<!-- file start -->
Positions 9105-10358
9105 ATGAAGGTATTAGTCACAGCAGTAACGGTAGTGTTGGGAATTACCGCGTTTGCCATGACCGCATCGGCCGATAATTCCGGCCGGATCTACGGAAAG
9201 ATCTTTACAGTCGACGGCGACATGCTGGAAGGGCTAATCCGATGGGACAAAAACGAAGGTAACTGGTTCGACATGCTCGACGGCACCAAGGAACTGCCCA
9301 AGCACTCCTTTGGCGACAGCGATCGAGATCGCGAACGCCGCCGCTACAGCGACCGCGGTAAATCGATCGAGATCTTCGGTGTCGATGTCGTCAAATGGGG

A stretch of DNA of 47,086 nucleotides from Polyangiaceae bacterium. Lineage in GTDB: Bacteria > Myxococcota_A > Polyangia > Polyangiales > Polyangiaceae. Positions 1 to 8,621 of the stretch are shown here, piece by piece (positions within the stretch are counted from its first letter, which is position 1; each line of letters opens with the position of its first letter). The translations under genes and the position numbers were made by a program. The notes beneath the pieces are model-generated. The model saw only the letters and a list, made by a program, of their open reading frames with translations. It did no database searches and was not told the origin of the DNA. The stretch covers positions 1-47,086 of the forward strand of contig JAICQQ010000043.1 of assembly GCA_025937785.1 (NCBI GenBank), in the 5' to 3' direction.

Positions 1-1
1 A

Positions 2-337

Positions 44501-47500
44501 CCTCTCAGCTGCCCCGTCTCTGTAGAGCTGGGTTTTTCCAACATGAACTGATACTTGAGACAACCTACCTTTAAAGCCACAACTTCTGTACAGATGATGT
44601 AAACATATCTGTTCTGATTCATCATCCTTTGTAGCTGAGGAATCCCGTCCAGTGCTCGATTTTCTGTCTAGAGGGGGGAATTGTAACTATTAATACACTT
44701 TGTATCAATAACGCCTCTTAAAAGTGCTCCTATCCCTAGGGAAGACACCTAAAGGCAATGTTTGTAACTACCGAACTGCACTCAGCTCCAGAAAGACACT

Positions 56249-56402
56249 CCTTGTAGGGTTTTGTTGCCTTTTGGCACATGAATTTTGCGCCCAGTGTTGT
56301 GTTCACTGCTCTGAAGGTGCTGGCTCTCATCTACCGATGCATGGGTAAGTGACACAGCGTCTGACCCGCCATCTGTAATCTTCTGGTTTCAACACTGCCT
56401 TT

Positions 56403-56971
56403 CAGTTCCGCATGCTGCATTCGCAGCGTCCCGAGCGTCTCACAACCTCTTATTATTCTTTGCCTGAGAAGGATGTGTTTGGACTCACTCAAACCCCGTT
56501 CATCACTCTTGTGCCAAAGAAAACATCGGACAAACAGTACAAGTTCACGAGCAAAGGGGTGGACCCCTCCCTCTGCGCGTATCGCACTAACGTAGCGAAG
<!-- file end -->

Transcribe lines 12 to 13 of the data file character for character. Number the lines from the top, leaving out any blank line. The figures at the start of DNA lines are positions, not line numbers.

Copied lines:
44701 TGTATCAATAACGCCTCTTAAAAGTGCTCCTATCCCTAGGGAAGACACCTAAAGGCAATGTTTGTAACTACCGAACTGCACTCAGCTCCAGAAAGACACT

Positions 56249-56402